IMG_1247My amazing flower petal bath

After the bath was my hair mask, complete with a face and scalp massage.  I felt like such a princess but no complaints it was wonderful.  I felt kind of bad because my hair was a bit of a disaster of knots, but miraculously by the end my hair was smooth and luscious.  My final bit of pampering was a pedicure which was outside right next to a water fountain with views of the garden.  It was amazing, complete with a foot massage and scrub (not going to lie I am super ticklish and laughed the whole time) but after that it was very relaxing, I even fell asleep.  I was at this spa from 9-1:00, a full morning, and it only cost about $45.  So although that is pricey for Bali it was 100% worth it, I would recommend this spa to anyone who is visiting Bali.  It is super easy to book with them on their website and they are easy to contact via email.

IMG_1301Pedicure views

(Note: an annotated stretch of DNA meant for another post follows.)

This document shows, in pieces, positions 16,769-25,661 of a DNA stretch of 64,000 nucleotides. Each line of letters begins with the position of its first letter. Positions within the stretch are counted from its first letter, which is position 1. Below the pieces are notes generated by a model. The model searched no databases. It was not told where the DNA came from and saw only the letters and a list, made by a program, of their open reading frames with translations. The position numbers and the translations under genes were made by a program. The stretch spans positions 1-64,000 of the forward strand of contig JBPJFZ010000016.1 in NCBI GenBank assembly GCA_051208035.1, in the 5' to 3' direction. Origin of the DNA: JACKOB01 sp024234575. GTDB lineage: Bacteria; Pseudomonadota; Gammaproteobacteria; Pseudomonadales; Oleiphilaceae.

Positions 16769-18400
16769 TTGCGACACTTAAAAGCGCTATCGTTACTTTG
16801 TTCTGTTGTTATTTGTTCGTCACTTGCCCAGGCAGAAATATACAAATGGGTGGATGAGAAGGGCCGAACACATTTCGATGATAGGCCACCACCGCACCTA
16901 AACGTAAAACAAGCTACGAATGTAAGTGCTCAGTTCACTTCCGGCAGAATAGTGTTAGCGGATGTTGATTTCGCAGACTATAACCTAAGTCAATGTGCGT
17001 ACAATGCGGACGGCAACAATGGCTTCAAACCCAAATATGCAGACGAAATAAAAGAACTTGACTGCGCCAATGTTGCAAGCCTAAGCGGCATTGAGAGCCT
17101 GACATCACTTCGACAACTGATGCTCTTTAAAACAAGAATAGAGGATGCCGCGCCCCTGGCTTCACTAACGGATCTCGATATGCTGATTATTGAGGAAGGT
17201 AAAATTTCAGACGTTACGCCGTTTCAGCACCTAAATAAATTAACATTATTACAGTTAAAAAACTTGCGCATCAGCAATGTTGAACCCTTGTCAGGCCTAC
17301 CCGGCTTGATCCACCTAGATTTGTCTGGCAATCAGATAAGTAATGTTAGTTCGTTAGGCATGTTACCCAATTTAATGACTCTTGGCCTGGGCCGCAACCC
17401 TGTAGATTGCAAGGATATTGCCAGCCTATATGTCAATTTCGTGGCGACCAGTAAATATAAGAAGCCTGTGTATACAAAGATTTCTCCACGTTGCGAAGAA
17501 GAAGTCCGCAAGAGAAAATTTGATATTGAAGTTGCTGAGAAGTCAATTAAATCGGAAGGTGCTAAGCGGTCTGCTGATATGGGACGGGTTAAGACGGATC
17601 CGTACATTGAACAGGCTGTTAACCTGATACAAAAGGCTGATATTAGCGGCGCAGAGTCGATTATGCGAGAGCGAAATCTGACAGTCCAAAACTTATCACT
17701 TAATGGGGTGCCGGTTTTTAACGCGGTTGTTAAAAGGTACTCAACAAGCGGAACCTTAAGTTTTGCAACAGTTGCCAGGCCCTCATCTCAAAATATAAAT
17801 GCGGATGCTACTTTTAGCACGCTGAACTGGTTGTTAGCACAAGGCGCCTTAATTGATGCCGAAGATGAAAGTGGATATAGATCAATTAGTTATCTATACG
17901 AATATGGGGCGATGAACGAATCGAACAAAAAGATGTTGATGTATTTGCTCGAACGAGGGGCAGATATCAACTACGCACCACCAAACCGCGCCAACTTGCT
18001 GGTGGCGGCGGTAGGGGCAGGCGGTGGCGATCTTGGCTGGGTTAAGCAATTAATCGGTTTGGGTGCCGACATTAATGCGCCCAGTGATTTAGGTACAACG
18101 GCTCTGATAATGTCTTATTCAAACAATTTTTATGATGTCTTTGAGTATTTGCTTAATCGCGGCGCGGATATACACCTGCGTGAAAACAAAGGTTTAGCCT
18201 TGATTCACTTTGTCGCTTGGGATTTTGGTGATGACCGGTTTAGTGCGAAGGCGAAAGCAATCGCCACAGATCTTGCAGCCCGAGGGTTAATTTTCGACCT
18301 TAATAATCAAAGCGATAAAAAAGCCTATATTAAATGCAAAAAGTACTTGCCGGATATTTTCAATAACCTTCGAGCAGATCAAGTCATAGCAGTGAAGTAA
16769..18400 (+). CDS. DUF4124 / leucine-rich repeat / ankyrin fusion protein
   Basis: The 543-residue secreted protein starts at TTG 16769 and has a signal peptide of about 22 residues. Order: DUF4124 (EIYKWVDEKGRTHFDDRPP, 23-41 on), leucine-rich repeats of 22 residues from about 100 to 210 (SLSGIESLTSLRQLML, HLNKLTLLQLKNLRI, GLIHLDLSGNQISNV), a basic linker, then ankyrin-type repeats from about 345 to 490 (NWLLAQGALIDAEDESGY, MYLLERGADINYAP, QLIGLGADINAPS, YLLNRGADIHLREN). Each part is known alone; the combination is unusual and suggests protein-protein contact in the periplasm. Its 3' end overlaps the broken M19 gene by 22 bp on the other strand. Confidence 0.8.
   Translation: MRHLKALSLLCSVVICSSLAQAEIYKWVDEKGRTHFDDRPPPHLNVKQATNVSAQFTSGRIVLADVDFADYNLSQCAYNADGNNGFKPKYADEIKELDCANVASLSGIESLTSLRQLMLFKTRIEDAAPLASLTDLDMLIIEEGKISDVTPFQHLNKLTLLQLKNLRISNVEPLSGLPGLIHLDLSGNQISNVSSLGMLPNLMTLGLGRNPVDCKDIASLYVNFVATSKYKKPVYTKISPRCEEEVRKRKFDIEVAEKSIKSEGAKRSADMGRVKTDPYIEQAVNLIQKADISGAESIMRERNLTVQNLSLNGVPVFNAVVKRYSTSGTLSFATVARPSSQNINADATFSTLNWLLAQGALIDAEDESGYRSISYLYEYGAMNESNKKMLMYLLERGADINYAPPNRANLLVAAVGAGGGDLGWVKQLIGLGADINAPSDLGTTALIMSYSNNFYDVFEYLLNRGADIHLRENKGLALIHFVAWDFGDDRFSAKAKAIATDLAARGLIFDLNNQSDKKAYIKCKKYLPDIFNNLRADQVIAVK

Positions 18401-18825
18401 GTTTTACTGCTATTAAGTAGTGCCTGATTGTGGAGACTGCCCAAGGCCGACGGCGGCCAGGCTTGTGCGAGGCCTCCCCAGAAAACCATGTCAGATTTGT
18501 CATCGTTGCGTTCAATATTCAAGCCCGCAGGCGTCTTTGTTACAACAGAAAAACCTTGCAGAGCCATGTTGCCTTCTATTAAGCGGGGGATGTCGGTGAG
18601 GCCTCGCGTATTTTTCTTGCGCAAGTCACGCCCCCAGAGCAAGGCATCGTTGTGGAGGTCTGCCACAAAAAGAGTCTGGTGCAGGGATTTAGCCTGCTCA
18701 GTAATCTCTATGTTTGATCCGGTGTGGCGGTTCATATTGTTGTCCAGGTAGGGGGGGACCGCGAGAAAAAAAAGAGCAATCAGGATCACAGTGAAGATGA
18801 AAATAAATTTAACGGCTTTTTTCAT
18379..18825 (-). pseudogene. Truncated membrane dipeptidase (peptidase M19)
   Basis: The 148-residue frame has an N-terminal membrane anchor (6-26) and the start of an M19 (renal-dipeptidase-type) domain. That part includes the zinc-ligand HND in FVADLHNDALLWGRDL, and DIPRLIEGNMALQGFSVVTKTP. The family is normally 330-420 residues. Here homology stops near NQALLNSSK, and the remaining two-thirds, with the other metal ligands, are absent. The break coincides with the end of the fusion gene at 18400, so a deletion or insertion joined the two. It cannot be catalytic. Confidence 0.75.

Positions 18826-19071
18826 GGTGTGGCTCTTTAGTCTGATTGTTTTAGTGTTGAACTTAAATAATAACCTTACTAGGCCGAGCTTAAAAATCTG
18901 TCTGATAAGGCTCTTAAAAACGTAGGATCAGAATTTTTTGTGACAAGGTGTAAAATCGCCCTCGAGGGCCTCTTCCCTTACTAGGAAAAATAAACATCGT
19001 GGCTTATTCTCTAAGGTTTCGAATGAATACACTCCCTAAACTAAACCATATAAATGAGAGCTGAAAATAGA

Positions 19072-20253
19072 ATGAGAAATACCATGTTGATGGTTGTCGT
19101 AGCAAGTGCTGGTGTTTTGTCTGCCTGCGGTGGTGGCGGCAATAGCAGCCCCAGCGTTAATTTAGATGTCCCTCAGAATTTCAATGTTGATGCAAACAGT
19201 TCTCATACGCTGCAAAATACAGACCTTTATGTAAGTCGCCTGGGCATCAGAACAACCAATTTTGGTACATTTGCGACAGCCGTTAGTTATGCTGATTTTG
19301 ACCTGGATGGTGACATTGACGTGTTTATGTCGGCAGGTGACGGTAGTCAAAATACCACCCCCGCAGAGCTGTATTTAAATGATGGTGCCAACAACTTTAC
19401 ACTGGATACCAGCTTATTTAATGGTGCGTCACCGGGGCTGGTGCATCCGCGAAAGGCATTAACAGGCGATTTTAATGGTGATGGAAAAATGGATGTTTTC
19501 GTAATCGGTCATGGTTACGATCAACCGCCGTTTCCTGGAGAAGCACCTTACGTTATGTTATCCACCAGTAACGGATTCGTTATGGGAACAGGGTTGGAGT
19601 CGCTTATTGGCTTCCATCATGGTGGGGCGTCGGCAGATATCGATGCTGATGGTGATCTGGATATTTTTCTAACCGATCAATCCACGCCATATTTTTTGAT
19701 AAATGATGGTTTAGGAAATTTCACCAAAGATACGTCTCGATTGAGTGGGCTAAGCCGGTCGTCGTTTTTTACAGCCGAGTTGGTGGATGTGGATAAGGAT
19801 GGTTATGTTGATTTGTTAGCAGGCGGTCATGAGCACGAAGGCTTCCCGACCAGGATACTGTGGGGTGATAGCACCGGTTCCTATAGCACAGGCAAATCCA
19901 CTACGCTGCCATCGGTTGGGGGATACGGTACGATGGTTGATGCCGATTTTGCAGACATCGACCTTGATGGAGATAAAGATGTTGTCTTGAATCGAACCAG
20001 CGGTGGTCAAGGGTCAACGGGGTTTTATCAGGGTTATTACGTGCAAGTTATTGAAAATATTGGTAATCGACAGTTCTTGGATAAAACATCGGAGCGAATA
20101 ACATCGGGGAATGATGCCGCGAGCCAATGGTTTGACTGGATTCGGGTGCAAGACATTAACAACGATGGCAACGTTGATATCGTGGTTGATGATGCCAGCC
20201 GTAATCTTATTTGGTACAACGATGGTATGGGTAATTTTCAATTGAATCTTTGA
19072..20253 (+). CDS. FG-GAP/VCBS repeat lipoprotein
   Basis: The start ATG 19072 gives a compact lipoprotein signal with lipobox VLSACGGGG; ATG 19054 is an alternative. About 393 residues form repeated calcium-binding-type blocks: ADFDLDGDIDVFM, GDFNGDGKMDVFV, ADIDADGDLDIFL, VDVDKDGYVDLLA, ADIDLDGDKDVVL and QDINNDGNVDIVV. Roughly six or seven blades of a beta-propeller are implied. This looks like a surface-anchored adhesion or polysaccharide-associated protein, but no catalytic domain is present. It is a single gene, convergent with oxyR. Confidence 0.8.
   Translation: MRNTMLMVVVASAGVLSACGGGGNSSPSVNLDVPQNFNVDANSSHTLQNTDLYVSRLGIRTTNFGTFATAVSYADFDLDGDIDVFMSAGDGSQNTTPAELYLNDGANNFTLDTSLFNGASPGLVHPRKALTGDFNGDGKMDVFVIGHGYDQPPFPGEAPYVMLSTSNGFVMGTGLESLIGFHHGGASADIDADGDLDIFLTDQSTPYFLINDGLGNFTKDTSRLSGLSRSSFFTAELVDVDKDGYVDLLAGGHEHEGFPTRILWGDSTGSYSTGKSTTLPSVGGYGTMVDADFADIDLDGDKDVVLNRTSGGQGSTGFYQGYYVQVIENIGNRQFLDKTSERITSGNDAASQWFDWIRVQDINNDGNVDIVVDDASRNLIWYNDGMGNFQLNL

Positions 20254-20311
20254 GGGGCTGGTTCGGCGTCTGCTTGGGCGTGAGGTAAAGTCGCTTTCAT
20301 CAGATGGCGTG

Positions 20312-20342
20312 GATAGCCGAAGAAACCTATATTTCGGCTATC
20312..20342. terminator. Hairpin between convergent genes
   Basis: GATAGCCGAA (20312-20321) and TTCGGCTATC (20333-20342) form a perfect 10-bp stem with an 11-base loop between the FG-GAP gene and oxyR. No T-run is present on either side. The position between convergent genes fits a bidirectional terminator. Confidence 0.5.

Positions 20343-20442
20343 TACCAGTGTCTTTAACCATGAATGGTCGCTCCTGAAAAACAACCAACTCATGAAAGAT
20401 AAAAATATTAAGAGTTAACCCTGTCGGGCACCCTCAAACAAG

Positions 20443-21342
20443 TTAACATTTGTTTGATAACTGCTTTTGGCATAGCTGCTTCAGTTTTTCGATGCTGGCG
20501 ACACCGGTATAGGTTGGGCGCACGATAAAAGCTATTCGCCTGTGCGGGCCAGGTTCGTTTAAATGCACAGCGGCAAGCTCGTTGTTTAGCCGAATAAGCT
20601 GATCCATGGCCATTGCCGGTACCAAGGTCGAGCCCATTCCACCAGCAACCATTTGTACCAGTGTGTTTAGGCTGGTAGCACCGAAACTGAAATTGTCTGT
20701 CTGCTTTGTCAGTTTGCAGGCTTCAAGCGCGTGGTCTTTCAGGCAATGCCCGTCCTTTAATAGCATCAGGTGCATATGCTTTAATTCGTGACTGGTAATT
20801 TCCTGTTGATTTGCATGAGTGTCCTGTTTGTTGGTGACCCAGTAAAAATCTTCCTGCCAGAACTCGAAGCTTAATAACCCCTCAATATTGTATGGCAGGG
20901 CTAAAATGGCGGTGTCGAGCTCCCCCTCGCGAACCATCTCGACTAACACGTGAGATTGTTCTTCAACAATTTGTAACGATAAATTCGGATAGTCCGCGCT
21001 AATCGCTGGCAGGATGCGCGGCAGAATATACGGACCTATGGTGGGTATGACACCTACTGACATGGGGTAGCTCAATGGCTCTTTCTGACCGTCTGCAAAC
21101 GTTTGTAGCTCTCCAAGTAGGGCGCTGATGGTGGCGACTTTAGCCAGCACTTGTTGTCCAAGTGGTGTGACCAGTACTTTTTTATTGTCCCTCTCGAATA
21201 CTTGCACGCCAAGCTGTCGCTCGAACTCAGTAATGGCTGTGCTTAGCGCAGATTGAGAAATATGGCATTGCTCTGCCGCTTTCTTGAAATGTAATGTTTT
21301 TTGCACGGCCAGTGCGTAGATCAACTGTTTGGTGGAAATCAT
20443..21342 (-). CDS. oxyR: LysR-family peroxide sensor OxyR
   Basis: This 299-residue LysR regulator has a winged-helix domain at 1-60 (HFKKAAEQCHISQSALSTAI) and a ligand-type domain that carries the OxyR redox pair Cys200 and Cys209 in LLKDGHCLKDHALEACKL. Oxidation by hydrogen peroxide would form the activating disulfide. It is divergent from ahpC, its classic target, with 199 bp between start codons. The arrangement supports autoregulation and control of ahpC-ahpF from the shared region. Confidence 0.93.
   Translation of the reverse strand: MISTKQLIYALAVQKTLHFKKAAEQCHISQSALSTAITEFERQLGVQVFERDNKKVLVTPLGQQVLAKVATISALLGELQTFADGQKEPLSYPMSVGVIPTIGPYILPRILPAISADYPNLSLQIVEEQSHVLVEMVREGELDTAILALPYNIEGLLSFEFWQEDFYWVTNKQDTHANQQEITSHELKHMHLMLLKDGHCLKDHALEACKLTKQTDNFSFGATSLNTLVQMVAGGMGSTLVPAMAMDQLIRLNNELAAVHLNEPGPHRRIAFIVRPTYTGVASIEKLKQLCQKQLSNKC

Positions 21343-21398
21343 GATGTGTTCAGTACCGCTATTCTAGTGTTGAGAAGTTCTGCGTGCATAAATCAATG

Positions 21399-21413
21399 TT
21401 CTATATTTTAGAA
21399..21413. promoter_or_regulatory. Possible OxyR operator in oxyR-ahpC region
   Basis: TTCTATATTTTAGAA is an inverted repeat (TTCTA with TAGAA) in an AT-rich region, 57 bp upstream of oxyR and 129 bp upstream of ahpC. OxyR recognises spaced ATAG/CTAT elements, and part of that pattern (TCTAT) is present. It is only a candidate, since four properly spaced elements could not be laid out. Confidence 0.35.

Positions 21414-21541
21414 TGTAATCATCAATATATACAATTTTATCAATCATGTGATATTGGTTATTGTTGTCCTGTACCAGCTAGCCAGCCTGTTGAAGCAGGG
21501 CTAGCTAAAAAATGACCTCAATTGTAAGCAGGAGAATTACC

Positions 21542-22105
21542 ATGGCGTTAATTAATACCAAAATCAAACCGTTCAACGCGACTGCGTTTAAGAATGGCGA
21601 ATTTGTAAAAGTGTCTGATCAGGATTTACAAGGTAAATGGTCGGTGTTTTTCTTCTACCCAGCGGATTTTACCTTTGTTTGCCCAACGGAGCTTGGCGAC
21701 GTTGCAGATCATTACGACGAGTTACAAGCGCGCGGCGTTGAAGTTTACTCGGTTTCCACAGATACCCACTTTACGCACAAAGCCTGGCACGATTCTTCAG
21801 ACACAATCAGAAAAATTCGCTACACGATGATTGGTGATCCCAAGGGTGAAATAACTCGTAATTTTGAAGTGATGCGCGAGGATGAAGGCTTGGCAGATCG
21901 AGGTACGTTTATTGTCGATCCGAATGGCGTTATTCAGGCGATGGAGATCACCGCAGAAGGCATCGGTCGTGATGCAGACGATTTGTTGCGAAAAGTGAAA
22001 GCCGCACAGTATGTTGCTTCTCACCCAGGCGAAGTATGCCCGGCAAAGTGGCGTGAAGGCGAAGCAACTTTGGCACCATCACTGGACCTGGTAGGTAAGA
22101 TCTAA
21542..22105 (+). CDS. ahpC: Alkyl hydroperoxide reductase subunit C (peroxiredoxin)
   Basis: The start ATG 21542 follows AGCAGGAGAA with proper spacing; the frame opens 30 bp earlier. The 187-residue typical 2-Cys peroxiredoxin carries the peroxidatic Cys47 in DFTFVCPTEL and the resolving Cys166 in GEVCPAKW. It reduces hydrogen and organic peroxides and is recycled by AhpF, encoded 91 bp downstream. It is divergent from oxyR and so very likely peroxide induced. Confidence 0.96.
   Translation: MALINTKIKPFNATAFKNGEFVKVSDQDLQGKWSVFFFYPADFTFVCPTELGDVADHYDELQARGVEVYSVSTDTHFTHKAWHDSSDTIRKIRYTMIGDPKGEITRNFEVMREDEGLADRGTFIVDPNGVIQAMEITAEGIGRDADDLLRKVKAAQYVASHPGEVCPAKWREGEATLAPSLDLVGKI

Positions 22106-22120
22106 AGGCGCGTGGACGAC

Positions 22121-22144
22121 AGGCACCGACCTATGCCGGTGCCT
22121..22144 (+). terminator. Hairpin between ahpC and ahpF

The taxi driver I had met the previous day in town, Gusti, met me at 1:00 (apparently he got there super early at like 11:30 because he didn’t want to keep me waiting-such a sweetheart).  The previous day we had agreed on transport on a motorbike because it is cheaper than a taxi, but because there was rain in the distance he brought the taxi van.  While driving, Gusti told me all about his life story, and about his family and kids.  I asked a lot of questions about Hinduism, and he was super happy to answer.  I didn’t realize that every single family had a small temple to pray, and some of these were super elaborate.  Every 200-something days the house has an anniversary of their temple where they have a celebration.  The whole family comes together to make these elaborate bamboo pole decoration things (sorry I don’t know what they are called) but they have an offering hung.  He told me that most people put out offerings and incense 3 times/day but it is flexible. Anyways, due to the ominous rain clouds towards where the famous rice terraces are located, Gusti decided to take me to a spot known as “Bali Swings” that was in the other direction.  It was the most ridiculously touristy place I have ever seen.  I am one of those tourists that enjoy the quieter places that aren’t necessarily well known- and this place ws the opposite.  I ended up just going and taking photos, because to actually ride the swing was $35 USD, which is more than I spend on a hotel and food per day, sooo I had to pass.  And the people I saw there were absolutely ridiculous with a full face off makeup and crazy nice dresses like they were going to prom.  Definitely not my kind of scene but I giggled as I watched people pay so much money to get an Instagram picture.  For some entertainment go look at the “Bali Swings” tag on Instagram, I am sure it will be worth it. But it was a beautiful landscape with a river in the background with a lush forest.  Plus there was a super cute puppy there I played with so it was def worth it.